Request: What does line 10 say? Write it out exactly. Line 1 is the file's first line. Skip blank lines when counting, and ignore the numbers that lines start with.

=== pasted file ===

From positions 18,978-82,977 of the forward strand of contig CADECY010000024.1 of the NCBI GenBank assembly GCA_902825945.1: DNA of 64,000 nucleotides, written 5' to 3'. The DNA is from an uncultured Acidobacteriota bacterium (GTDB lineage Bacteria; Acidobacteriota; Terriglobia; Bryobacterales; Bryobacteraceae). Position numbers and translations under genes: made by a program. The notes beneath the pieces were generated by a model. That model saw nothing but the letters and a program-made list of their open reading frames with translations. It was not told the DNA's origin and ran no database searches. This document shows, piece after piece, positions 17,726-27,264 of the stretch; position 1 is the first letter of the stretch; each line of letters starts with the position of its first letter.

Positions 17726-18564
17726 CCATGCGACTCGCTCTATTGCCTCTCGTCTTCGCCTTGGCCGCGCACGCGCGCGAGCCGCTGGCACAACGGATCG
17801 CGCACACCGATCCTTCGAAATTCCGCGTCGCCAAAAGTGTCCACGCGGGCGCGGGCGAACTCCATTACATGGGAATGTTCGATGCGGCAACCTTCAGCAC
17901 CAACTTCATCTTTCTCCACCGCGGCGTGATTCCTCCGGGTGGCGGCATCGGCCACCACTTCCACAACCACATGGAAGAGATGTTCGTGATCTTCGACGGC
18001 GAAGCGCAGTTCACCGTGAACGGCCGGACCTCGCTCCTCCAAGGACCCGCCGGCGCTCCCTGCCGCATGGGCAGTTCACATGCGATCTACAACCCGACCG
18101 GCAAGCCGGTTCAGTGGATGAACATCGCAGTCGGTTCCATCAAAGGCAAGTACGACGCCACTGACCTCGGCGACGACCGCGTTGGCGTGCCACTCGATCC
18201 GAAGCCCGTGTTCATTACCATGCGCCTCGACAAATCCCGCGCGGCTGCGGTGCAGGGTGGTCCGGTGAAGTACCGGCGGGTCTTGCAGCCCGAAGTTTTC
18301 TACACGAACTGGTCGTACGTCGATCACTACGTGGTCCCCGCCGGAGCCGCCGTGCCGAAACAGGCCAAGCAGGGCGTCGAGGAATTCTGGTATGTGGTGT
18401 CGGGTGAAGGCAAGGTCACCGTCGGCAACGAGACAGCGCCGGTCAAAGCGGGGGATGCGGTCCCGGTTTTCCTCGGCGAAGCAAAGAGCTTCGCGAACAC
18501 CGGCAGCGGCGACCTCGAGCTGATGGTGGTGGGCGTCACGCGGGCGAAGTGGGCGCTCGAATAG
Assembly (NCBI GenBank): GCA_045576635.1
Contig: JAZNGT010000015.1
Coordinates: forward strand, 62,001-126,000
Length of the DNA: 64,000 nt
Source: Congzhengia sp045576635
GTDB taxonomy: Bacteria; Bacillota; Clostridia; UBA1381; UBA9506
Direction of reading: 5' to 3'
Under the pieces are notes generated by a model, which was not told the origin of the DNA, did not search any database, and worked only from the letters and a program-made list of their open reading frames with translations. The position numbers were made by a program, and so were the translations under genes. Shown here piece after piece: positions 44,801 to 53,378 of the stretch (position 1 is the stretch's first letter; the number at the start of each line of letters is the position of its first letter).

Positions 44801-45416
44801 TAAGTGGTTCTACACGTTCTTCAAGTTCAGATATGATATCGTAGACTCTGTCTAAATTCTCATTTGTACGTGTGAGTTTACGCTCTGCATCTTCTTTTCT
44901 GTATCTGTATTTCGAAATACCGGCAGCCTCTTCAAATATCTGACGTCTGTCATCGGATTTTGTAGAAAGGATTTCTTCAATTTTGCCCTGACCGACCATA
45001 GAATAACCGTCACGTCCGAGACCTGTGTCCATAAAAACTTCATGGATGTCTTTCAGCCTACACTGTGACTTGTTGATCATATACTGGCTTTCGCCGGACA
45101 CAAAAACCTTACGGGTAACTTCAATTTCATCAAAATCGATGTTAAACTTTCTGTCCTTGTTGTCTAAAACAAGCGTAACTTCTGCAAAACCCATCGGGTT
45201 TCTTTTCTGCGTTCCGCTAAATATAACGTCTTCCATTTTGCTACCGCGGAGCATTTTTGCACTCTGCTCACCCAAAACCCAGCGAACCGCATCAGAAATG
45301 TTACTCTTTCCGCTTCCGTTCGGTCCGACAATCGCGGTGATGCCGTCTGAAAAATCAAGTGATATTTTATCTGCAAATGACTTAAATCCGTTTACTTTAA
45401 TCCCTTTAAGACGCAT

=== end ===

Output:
18401 CGGGTGAAGGCAAGGTCACCGTCGGCAACGAGACAGCGCCGGTCAAAGCGGGGGATGCGGTCCCGGTTTTCCTCGGCGAAGCAAAGAGCTTCGCGAACAC